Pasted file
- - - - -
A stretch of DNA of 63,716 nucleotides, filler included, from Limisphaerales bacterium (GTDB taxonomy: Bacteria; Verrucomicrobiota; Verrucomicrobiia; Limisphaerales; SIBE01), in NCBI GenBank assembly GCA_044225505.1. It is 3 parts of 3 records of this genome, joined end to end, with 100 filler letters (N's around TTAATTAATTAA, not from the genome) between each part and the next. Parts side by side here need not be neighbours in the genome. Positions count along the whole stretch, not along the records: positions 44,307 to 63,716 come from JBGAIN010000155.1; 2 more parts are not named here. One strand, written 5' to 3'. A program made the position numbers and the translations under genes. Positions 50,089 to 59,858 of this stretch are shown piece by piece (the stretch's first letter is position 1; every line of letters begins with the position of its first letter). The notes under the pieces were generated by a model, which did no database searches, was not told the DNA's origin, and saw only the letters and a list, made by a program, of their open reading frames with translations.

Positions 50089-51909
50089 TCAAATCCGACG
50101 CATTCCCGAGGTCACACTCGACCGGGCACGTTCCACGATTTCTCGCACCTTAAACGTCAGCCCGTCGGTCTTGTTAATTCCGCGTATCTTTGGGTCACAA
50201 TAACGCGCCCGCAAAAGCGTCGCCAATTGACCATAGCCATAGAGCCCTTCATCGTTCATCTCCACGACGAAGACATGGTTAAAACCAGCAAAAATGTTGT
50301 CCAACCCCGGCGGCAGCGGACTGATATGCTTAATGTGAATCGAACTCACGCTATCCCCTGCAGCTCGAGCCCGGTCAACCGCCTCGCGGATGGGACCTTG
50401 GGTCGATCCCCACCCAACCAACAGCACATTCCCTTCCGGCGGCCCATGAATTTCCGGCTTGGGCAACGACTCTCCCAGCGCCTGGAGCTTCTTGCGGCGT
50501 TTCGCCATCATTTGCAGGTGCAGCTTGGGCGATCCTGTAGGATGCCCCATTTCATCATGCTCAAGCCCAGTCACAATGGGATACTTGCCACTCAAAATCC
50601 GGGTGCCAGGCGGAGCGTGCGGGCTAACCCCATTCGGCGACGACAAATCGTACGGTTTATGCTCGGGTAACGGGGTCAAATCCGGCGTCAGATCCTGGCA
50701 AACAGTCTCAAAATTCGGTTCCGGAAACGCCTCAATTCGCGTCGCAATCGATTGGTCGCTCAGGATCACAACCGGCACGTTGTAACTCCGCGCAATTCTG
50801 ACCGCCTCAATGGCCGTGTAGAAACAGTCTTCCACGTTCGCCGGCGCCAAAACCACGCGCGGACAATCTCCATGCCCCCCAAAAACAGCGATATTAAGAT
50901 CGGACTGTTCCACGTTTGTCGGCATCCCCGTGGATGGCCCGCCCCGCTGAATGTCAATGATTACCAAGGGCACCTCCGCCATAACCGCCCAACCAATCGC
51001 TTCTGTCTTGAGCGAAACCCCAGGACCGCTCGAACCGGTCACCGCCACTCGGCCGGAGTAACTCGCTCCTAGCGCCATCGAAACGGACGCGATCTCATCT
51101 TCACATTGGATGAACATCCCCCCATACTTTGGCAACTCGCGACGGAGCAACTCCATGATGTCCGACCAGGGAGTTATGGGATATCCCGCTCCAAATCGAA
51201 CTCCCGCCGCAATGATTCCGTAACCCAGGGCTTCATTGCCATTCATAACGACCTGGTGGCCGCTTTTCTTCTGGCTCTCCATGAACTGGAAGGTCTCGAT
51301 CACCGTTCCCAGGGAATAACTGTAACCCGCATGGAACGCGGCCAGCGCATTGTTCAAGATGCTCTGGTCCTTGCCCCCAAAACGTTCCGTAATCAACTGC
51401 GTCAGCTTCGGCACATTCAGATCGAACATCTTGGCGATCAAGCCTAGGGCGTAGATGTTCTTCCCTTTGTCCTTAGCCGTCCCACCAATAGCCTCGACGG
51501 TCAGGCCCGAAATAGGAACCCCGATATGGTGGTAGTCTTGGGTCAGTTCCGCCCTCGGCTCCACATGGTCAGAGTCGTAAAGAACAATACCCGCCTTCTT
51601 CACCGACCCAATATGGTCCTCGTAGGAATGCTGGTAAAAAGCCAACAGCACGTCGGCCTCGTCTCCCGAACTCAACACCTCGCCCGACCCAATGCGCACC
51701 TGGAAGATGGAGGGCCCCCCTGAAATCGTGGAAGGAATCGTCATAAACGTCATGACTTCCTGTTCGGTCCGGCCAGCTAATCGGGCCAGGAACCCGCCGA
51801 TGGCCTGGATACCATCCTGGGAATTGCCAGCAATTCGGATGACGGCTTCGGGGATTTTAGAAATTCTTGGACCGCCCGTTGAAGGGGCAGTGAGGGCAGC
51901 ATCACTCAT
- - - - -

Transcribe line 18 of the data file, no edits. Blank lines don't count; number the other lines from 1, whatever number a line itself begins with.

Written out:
51501 TCAGGCCCGAAATAGGAACCCCGATATGGTGGTAGTCTTGGGTCAGTTCCGCCCTCGGCTCCACATGGTCAGAGTCGTAAAGAACAATACCCGCCTTCTT